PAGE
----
Kidsplosure teaches kids how to be creative and enjoy art

pseligson@newsobserver.comMay 18, 2014 

Correction: This story incorrectly reported that Camden Kima, 6, of Wake Forest is a girl. Camden is a boy.

RALEIGH - Dogs, strollers and kids with face paint are usual festival sights. But how about plastic jellyfish, a piano and a giant caterpillar puppet?

As Artsplosure unfolded in downtown Raleigh this weekend with booths of handmade crafts, children had a chance to explore art in their own space at Kidsplosure. This kid-focused part of the annual festival included handfuls of hands-on arts and crafts at Moore Square. Instead of buying someone else’s art, children could make their own art to bring home.

“It’s awesome that they have all the cool stuff you can do,” said Camden Kima, 6, of Wake Forest, as he finished up his “Silly Jelly.” Camden made a jellyfish from half of a used plastic bottle, with colorful ribbons hanging down from the rim and a paperclip as a hook. Camden said he would hang it up by his bed.

“We love Artsplosure,” said his mom, Jennifer, 42. “We try to come every year. And this,” she said, pointing toward the jelly fish, “is a reason for them to come with me.”

Artsplosure usually brings about 75,000 people to downtown Raleigh. Program director Terri Dollar didn’t have final numbers by Sunday afternoon, but was confident that the festival had a record attendance this year.

‘Artists of tomorrow’

Dollar said Kidsplosure is a chance to help kids try art they might not think they can do. “Kidsplosure to us is all about planting seeds for the artists of tomorrow,” she said.

Items being crafted included a fish windsock, bead necklaces and a paper crab. A piano painted like a sunset sat in the middle of the square, with looping letters on top telling players, “It’s never too late to love who you are.” A mix of music prevailed, with two stages on either end of the square producing sounds ranging from country music to jazz.

Kids could also play with larger-than-life puppets, including frog and baboon masks. One of those puppets was a familiar sight at the festival: a huge green caterpillar.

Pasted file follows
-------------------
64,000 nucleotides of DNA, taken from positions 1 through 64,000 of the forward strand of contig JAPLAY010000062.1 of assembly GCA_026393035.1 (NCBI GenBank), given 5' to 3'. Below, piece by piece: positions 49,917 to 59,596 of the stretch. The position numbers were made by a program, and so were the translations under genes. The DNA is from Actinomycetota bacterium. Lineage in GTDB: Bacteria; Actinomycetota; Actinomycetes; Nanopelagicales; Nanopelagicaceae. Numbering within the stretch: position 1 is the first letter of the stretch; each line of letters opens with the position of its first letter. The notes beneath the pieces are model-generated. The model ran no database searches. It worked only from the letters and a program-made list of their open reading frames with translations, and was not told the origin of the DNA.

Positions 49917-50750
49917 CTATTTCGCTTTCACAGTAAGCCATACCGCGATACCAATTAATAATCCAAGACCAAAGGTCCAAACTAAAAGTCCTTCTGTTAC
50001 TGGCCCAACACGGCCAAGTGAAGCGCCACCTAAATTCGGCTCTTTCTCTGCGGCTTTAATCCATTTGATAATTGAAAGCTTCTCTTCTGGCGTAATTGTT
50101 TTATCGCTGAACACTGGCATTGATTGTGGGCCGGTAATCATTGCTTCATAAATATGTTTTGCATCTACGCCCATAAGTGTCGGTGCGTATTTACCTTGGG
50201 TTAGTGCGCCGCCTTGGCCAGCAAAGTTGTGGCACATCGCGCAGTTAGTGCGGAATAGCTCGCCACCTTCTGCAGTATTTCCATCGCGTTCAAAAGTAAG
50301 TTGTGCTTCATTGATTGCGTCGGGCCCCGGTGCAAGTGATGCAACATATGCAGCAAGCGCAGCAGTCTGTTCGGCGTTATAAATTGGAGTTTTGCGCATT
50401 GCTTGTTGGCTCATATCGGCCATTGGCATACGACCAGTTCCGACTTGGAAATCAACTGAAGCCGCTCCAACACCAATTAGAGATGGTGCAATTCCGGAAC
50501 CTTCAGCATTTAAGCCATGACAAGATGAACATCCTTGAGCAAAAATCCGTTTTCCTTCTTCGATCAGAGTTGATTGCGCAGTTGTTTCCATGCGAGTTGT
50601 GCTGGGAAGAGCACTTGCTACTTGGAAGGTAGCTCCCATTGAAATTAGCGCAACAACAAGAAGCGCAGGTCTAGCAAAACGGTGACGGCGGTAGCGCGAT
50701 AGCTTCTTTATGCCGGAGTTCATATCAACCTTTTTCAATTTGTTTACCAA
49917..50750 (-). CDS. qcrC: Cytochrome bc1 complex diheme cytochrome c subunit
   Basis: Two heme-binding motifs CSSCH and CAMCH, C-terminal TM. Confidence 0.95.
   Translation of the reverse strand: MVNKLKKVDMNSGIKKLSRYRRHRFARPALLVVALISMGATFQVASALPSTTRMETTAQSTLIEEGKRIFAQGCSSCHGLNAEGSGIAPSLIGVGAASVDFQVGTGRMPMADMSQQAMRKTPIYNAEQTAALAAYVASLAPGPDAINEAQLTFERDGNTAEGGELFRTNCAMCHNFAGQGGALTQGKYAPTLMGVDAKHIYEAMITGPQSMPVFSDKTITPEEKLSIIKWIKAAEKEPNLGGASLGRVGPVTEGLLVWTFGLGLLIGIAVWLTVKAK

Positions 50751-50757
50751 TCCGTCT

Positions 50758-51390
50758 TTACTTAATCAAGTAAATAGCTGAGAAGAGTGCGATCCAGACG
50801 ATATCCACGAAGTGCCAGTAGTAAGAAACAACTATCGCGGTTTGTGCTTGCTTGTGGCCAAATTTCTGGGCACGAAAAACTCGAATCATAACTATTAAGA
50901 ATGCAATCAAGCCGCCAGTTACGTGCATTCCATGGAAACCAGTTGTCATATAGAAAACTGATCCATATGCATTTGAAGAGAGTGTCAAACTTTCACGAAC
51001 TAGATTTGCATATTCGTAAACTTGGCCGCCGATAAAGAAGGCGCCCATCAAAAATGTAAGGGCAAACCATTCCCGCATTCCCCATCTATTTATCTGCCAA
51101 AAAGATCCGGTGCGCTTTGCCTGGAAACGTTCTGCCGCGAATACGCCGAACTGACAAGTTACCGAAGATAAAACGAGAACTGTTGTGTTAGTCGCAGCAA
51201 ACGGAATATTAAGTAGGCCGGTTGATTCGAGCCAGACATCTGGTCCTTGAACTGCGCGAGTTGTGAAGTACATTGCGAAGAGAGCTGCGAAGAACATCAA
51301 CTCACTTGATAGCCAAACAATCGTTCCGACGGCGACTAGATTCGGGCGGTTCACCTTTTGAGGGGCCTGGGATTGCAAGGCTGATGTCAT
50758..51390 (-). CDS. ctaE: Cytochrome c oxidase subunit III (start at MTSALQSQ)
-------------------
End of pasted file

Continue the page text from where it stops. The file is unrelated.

At one point, about 20 children and parents stood inside to walk it through the crowds like a Chinese New Year dragon. Kids could put their arms in the mandibles on the face to move them back and forth as a drummer played in the front to clear the way.

Breathless afterward, Jacob West-Ringler, 7, of Raleigh knew exactly what to say as he crawled out from under the caterpillar: “It was really cool!”

Nevaeh Robinson, 11, of Durham also loved the puppets. She loved Kidsplosure because, she said, “I really like art and there’s activities for kids.” And her mom, Lakisha Robinson, 41, liked the lessons learned at the event: not just creativity, but also entrepreneurship.

“It shows how to be creative themselves,” Robinson said. “If they want to make it, they can see how easy it is to make it.”

Connie Harrison, 43, of Wendell played in the caterpillar with her son, Miles, 6. “It’s awesome,” she said of Kidsplosure. “It gets them engaged in other things and not just on their hand-helds.”

Katelyn O’Brien, 5, of Raleigh stood with her mom as a helper finished stapling together her windsock: She drew hearts all along her paper fish.

Katelyn had a solid reason for making the craft: “They will tell you if it’s windy or not.” Her favorite part? “That I get to design it however I want to.”

Seligson: 919-836-5768

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